11/15/06 Percents. I discovered that the district’s Chapter 3 test includes four problems on percent, when our pacing guide specifically skipped that system. So I developed what I thought was a nice, simple lesson on percent problems, including interesting stories from my own life. The stories were interesting enough, but the problems were too difficult. How dare I assume they would still be able to solve one-step equations, a full two weeks after we last studied the concept?? Rather than use the stupid system of the book – learn three different archetypes for percent problems, with a different formula for each – I taught the translation method. I showed them a nice two-column, four-row table, where “is” becomes “=” and so on. Fine, except then the second step is solve the equation you just created. They were left with a fraction, times an integer, times the variable x, and it all became too much math for their arithmophobic brains. “I don’t get it!” I could hear their eyes glazing over from the board, as I demonstrated canceling factors out of denominator and numerator.
Apparently, every time you teach The Right Way to solve percent problems, somebody pipes up and recites the way she learned it from her elementary school teacher. (This is the three-archetype method.) This is fine when you don’t know algebra, but it’s clearly inferior to the translate-and-solve method that you can use once you know how to work with equations. Just the same, some people would rather not give something up that works. Only both times I’ve had a girl stand up and announce that there’s an easier way, they either get the answer wrong or can only remember one or two archetypes, rather than all three.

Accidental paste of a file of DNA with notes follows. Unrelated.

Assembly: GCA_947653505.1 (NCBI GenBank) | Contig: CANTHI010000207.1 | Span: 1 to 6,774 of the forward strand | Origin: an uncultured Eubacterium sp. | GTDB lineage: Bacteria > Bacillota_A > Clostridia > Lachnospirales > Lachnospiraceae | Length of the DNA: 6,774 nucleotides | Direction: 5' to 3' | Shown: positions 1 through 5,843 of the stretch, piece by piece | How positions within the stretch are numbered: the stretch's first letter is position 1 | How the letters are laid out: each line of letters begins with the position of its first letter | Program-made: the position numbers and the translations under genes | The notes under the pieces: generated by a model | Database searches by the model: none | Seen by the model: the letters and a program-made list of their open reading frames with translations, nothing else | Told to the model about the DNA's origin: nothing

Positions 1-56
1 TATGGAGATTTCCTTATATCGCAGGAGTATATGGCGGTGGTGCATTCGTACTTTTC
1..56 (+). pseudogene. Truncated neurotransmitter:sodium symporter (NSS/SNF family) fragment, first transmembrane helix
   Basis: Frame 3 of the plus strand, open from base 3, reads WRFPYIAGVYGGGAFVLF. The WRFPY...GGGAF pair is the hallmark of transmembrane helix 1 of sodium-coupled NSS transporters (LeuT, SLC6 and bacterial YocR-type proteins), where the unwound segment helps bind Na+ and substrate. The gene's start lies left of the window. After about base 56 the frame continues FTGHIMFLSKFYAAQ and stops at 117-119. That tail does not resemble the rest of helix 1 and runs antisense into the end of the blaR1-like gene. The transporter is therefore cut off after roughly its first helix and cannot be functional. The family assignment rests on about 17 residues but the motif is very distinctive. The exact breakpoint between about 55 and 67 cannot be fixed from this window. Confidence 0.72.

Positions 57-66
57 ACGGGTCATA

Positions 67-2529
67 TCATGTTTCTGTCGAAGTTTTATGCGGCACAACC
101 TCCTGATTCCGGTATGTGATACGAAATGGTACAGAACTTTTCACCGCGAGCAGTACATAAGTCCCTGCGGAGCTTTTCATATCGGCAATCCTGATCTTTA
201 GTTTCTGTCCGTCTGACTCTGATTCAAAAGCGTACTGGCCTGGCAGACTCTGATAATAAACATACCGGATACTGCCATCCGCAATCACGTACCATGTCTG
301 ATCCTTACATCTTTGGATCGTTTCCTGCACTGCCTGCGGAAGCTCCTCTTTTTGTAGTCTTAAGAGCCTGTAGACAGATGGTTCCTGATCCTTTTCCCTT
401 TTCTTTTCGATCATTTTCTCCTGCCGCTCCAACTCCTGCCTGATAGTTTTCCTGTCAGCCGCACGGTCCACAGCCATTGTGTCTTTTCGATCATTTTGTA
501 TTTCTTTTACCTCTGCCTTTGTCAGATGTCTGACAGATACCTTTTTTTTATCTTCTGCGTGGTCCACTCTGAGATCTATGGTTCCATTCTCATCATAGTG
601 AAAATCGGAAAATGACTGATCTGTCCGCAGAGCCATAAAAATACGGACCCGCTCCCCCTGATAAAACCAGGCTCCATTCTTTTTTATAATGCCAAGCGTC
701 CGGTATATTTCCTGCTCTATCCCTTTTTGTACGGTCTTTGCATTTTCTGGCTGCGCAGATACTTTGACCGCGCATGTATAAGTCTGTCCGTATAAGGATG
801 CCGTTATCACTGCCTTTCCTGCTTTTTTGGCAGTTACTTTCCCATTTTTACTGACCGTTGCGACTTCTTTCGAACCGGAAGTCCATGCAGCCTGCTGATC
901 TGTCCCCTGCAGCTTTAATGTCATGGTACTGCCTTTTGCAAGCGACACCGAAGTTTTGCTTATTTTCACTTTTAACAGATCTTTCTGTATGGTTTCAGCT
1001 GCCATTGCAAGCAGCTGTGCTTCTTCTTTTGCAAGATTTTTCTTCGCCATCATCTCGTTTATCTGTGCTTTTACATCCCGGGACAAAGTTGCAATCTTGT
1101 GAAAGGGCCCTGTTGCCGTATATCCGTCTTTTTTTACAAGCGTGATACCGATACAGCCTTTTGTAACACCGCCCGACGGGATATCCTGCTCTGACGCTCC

11/16/06 I’m happy with a rewards system I’ve come up with. A minor branch of it is stickers: “WOW” stickers (which we like to call “MOM” stickers) which I put on papers for sitting down and beginning the work at the bell. To get one, you really have to have all your materials out and ready to go before the bell. This is inconceivable to a lot of the students, who feel you should be able to socialize, gaze off into space, and/or chase each other around the room until a little bit after the bell stops ringing, or until the teacher says, “OK, let’s get to work! You’re assignment’s on the board!” Whichever comes last.